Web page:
Mona Anis's Articles

What can history tell us about parliamentary elections held during periods of revolutionary upheaval?

As the Islamists celebrate a landslide victory in Egypt’s first democratic elections, the question of which political force is likely to ally itself with which other poses itself now

While an alliance between the ruling SCAF and the Muslim Brotherhood is not impossible, the Salafists might be better suited for this alliance

Are there historical parallels to be found for the present twists and turns of the Egyptian Revolution?

Last week’s looming confrontation between Egypt’s ruling military council and the Muslim Brotherhood seems to have been averted, for now

The complicated electoral system used in the parliamentary elections has forced many voters to make some impossible choices

Can this week's elections restore the mood of optimism that reigned in Egypt after the January Revolution?

Both the Islamists and the ruling Supreme Council of the Armed Forces are positioning themselves in the run-up to this month’s legislative elections

With Egypt’s parliamentary elections approaching, a lot will depend on the turnout of the voters

However long it takes, the truth of events outside the television building in Cairo last Sunday in which 26 people were killed will necessarily have to emerge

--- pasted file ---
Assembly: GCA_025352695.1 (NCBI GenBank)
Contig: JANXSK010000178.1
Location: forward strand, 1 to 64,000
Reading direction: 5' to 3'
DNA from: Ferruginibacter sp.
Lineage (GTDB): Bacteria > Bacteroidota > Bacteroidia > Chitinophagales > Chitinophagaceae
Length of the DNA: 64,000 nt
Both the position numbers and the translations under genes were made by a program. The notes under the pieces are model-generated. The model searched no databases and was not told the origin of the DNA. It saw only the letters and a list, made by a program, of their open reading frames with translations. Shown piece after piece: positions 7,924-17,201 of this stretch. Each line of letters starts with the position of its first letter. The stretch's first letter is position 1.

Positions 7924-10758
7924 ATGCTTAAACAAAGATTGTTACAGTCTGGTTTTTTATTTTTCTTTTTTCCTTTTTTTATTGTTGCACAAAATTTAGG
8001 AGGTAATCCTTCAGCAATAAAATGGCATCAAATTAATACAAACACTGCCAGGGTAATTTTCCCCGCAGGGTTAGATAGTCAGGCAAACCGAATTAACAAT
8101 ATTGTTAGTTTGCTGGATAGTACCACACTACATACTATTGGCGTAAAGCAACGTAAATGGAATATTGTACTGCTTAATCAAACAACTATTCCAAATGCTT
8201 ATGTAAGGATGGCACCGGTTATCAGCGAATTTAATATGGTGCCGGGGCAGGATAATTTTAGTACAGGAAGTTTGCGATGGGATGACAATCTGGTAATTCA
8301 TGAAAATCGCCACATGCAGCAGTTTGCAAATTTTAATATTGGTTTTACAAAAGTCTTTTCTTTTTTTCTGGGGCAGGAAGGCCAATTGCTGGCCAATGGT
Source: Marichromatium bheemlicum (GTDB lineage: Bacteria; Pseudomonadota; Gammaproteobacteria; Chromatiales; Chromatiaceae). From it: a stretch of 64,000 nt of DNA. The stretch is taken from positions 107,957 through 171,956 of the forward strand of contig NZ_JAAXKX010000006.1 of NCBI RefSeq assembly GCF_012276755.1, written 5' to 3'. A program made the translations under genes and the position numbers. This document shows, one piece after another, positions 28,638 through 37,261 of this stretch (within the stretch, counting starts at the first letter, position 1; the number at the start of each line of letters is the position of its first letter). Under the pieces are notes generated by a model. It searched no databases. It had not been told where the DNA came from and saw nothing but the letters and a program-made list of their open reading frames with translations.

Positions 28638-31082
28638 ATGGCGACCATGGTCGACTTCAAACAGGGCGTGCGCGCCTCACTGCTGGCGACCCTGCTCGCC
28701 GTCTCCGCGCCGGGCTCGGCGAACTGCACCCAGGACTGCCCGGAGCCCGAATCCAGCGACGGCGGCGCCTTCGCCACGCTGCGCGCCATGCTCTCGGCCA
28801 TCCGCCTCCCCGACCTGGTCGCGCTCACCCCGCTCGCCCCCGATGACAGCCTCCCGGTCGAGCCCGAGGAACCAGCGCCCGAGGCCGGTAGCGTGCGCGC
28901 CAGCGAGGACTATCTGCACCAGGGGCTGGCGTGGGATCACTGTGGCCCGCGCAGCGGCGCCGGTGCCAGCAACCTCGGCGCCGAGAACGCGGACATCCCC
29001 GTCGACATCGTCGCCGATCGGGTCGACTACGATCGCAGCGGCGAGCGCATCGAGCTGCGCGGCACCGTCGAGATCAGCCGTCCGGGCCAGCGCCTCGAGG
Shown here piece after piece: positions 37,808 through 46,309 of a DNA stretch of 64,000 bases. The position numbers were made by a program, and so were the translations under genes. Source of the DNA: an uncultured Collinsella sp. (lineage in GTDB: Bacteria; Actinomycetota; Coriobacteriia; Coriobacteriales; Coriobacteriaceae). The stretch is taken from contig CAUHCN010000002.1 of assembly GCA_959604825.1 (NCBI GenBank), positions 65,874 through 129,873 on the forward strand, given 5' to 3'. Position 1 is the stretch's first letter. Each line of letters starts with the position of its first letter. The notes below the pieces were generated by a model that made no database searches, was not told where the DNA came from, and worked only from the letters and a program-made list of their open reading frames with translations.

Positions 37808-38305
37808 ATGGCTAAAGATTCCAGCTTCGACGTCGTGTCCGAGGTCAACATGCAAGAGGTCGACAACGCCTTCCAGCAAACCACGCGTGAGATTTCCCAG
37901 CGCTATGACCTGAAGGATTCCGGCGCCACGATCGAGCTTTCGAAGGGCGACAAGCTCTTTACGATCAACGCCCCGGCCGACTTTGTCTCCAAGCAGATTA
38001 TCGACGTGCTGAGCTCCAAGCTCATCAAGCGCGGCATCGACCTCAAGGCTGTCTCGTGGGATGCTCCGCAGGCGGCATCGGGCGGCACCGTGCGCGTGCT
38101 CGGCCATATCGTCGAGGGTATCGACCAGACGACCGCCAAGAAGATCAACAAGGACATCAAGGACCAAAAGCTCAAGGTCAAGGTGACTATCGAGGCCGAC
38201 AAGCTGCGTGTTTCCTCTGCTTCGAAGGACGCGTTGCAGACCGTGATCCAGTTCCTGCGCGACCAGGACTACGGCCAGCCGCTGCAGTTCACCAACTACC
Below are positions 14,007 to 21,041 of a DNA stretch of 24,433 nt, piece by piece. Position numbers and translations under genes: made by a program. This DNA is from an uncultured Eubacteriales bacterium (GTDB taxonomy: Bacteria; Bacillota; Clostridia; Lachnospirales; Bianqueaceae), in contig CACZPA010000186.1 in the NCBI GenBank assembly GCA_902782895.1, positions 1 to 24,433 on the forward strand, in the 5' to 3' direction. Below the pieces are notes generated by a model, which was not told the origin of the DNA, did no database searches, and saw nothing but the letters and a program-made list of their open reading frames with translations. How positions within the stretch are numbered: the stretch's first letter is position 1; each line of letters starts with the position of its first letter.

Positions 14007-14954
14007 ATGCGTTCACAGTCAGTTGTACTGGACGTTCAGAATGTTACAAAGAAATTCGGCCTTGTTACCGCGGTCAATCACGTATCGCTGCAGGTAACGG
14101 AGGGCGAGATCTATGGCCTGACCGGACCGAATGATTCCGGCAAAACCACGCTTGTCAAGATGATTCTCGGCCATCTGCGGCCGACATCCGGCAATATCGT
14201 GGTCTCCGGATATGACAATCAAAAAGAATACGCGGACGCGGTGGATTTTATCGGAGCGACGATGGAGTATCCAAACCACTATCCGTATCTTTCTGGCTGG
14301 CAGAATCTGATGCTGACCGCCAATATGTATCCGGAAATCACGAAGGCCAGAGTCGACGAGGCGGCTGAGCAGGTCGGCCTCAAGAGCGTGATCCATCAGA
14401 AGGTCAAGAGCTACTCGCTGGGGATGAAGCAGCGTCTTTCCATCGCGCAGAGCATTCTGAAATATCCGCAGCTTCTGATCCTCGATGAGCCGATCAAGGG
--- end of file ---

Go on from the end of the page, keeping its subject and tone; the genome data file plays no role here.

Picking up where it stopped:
PA President Mahmoud Abbas’s dramatic bid for Palestinian statehood at the UN signaled the final death of the so-called ‘peace process’

In the absence of an alliance of radical forces, Egypt’s Revolution risks running into the sands

The action of the man who risked his life last week to remove the Israeli flag must be understood against the backdrop of 30 years of indignation

A new round in the political games is about to begin

The opening of Mubarak's trial last week, with the deposed president being wheeled on a hospital bed, looked much like a scene out of a play from the theatre of the absurd – Endgame by Samuel Beckett, perhaps

The implications of last Friday's show of force by the Salafists has to be read within the wider context of the limitations of the rest of the political forces now competing in Egypt

After having labeled poor protesters as baltagiya (thugs), the ruling military council has now turned the heat on the more affluent, claiming they don't look Egyptian enough

Division is replacing unity among protesters in Tahrir

Arguments about supra-constitutional articles and entrenched clauses are making us lose sight of more pertinent debates

When does solidarity with a cause cross over into meddling, or delusions of self-importance cross over into interference? The cases of Ilan Grapel and Tom MacMaster, though different, provide food for thought

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